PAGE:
US 20070025476 A1 Abstract Methods and apparatus for determining carrier frequency error of a serial offset quadrature pulse shaped signal, such as a minimum shift keyed (MSK) signal, are disclosed. Carrier frequency error is determined by receiving a quadrature pulse shaped signal having a synchronization sequence, detecting synchronization of the quadrature pulse shaped signal, and storing a baseband inphase (I) signal and a baseband quadrature (Q) signal of the synchronization sequence while detecting synchronization. After detecting synchronization, segments of the stored baseband I and Q signals are read and correlated with a spreading sequence. Carrier frequency error is then estimated based on phase differences between each of the correlated segments.
Claims(26) 1. A method for determining frequency error of a serial offset quadrature pulse shaped signal, the method comprising the steps of:
receiving a quadrature pulse shaped signal having a synchronization sequence; detecting synchronization of the quadrature pulse shaped signal; storing a baseband inphase (I) signal and a baseband quadrature (Q) signal of the synchronization sequence while detecting synchronization; reading segments of the stored baseband I and Q signals after detecting synchronization; correlating the read segments with a spreading sequence; determining phase differences between each of the correlated segments; and estimating frequency error based on the determined phase differences. 2. The method of developing overlapping symbols from the correlated segments; and calculating differential phase measurements between the overlapping symbols to determine the phase differences between each of the correlated segments. 3. The method of correlating the baseband I and Q signals over a plurality of symbols with a predetermined shift between each correlation. 4. The method of 5. The method of estimating the frequency error based at least in part on the calculated differential phase measurements. 6. The method of where f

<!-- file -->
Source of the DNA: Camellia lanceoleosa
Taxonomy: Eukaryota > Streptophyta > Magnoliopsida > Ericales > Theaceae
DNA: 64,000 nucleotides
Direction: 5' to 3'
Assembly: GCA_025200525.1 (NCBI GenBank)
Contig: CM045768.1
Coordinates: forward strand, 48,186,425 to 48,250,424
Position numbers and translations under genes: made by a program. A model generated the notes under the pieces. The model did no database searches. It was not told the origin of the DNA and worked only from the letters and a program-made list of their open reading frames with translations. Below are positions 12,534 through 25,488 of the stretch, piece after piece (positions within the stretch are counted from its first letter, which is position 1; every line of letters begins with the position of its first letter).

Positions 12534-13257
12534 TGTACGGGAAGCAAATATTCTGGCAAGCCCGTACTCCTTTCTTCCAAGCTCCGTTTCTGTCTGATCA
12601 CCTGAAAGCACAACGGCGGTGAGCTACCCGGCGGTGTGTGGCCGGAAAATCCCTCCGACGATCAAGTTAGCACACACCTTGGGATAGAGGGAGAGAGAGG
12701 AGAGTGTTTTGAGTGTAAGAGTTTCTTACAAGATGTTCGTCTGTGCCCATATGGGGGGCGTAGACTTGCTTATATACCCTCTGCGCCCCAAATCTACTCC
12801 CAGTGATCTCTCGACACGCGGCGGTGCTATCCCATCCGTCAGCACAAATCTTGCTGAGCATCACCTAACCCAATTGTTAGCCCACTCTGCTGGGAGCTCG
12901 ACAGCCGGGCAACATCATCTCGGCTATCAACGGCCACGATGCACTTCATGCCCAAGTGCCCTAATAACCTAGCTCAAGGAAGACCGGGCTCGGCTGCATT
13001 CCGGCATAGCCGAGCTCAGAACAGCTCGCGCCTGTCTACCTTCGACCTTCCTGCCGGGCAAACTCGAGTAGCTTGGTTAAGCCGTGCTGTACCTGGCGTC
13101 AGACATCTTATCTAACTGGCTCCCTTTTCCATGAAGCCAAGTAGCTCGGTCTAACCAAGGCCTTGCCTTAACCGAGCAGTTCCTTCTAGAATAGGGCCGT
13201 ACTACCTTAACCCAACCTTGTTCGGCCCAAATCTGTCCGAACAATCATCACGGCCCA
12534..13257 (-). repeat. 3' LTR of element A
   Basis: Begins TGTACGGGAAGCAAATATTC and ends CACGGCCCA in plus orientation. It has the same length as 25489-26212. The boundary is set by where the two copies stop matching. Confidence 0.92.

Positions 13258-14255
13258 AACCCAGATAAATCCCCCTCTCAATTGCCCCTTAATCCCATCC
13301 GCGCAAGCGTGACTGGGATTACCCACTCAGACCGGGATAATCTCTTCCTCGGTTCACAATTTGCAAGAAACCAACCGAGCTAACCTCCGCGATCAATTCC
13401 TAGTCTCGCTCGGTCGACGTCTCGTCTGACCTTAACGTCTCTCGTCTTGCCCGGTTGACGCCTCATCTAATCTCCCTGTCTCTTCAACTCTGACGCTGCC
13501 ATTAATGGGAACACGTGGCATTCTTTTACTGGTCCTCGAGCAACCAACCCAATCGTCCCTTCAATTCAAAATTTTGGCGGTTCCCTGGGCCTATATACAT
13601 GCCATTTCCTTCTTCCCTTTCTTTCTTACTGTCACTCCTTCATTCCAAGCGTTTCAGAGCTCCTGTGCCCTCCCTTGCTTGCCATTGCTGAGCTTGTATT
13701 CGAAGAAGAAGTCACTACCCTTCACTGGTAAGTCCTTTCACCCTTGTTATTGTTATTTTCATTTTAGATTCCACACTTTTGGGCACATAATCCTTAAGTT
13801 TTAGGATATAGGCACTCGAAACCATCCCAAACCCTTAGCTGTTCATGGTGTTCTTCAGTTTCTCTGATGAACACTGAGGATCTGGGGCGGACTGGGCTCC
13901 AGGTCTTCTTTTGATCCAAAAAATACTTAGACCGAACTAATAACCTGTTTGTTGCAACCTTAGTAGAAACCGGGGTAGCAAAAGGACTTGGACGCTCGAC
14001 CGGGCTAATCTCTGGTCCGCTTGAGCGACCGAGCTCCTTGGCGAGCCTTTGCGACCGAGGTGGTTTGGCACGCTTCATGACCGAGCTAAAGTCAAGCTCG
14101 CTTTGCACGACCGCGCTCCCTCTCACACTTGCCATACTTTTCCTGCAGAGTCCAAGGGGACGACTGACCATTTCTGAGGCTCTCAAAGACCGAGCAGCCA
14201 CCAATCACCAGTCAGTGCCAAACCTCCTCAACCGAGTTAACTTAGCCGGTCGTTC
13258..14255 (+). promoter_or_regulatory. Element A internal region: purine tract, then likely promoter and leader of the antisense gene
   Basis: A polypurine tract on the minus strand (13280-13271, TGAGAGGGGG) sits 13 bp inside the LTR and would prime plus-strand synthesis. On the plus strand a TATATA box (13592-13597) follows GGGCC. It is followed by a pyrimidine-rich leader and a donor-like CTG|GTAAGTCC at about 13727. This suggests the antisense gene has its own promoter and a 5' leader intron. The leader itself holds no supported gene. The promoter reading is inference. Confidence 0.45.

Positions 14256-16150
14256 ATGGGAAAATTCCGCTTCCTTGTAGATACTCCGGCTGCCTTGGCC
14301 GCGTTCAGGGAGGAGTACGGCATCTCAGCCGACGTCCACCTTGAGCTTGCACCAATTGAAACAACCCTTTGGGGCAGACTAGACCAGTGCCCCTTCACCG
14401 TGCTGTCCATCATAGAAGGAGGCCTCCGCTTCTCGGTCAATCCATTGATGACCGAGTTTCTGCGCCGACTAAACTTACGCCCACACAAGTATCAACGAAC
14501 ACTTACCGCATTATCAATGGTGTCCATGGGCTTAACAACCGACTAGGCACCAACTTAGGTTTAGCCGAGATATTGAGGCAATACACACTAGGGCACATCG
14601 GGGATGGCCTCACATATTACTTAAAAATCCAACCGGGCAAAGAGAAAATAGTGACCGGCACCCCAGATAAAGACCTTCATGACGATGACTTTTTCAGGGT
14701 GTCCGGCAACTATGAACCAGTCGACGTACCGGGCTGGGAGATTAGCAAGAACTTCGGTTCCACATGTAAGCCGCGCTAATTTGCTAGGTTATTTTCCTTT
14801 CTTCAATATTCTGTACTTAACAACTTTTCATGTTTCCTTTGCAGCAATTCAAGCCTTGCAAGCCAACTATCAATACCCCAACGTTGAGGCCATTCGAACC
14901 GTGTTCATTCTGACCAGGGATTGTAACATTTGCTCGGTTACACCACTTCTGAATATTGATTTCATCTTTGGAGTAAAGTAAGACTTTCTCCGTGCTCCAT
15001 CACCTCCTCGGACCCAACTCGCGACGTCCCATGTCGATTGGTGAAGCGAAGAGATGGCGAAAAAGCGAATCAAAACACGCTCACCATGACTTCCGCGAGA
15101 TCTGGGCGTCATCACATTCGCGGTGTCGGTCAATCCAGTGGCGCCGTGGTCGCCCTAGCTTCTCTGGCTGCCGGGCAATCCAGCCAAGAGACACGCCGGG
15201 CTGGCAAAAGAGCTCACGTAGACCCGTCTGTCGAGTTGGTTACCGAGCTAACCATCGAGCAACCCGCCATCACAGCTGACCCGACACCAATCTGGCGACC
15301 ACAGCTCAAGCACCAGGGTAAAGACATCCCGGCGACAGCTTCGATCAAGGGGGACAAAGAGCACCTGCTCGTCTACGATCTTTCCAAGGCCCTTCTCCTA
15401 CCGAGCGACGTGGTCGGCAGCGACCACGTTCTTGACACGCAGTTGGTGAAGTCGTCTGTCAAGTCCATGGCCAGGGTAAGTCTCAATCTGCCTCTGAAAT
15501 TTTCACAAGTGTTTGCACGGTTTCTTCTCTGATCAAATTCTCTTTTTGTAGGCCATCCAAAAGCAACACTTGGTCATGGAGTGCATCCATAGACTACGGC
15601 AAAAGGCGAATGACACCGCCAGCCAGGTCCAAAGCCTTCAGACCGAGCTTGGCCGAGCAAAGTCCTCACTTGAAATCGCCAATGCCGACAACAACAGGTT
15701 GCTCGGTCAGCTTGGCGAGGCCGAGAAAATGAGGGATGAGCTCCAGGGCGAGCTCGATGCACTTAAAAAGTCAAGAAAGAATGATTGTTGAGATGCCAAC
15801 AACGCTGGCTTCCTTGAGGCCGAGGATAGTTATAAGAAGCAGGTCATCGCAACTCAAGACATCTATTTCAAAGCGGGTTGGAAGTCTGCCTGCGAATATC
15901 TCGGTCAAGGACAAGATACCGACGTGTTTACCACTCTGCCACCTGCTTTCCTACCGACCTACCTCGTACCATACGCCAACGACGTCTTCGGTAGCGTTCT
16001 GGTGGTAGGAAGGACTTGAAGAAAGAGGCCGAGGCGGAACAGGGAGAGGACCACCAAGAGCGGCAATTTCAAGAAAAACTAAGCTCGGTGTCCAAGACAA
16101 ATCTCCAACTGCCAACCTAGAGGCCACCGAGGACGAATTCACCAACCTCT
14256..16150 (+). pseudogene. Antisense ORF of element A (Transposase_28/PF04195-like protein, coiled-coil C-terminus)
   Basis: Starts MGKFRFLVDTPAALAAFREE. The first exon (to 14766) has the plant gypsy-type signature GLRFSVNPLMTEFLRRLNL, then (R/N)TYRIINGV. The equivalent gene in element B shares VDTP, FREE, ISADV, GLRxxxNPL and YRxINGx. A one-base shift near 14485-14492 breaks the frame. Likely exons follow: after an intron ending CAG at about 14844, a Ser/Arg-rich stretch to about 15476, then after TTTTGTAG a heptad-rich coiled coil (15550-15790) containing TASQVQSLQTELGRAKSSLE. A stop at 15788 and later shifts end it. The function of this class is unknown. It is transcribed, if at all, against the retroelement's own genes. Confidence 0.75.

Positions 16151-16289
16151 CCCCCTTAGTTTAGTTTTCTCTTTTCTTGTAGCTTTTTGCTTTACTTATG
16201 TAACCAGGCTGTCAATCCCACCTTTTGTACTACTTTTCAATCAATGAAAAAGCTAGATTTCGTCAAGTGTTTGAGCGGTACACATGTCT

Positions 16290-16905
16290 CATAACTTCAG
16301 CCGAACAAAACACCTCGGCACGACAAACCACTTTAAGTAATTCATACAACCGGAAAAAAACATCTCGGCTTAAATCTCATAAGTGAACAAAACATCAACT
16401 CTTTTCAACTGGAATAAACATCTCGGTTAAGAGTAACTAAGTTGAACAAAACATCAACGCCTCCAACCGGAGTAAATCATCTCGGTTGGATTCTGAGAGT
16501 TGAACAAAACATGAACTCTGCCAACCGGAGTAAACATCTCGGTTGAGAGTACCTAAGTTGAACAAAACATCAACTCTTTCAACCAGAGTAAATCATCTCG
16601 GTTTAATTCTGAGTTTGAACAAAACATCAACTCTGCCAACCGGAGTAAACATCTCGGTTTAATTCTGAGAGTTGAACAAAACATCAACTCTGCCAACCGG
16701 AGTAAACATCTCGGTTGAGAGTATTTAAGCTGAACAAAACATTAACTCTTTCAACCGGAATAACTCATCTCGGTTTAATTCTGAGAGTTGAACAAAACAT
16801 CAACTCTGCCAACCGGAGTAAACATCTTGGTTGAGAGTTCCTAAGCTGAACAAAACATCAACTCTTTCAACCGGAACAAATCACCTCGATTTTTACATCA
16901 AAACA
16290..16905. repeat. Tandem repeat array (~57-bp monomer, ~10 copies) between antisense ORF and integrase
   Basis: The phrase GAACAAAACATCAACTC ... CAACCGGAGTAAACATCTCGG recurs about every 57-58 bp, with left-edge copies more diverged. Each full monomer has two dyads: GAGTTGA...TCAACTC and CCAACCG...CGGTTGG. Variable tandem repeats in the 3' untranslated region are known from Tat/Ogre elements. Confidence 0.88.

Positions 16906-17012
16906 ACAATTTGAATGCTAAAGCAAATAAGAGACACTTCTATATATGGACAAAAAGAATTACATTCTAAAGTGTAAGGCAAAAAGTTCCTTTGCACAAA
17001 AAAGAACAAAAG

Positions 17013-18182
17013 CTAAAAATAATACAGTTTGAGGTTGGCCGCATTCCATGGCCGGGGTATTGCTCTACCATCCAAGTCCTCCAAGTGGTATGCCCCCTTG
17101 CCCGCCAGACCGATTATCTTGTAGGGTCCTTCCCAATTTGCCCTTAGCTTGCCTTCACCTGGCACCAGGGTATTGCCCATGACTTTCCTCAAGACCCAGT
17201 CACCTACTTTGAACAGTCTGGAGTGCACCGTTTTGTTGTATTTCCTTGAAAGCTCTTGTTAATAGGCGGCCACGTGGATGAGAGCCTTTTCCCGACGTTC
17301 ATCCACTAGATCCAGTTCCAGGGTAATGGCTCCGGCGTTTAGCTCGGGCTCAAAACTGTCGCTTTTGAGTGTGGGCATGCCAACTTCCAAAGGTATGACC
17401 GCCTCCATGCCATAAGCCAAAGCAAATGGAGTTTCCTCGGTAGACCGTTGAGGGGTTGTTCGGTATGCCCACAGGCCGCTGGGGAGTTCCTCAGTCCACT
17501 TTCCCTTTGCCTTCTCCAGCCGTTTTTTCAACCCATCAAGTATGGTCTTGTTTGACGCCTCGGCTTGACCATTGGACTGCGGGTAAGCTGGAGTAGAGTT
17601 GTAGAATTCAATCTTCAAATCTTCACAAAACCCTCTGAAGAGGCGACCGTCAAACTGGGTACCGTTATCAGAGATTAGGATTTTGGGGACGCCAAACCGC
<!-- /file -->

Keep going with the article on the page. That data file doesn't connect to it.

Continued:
_{est }is the estimated frequency error, T_{offset }is the time offset between successive overlapping symbols, N is the number of overlapping symbols, w_{k }is a weighting function, and Δθ_{k }is the phase difference between successive overlapping symbols. 7. The method of 8. The method of phase rotating the received quadrature pulse shaped signal to form the baseband I and Q signals. 9. The method of serially demodulating the received quadrature pulse shaped signal. 10. The method of 11. The method of 12. The method of correlating the baseband I signal and correlating the baseband Q signal; squaring the correlated baseband I signal and squaring the correlated baseband Q signal; combining the squared baseband I signal and the squared baseband Q signal; detecting the peak of the combined baseband I and Q signals; and comparing the detected peak to an autocorrelation function to detect synchronization. 13. The method of determining the square root of the combined squared baseband I signal and squared baseband Q signal to develop the combined baseband I and Q signals. 14. The method of 15. A receiver comprising:
a demodulator that receives a quadrature pulse shaped signal having a synchronization sequence and that develops a baseband inphase (I) signal and a baseband quadrature (Q) signal from the received quadrature pulse shaped signal; a phase rotator coupled to the demodulator that rotates the baseband I and Q signals; a synchronization detection module coupled to the phase rotator that detects synchronization of the received quadrature pulse shaped signal using the rotated baseband I and Q signals; a memory coupled to the phase rotator and the synchronization detection module, the memory storing the rotated baseband I and Q signals during synchronization detection; a correlator coupled to the synchronization detection module and the memory, the correlator correlating segments of the rotated baseband I and Q signals read from the memory after synchronization detection; and a frequency error correction module coupled to the correlator that estimates carrier frequency errors for the received quadrature pulse shaped signal and that develops a carrier frequency error correction signal for use in correcting the carrier frequency errors. 16. The receiver of 17. The receiver of where f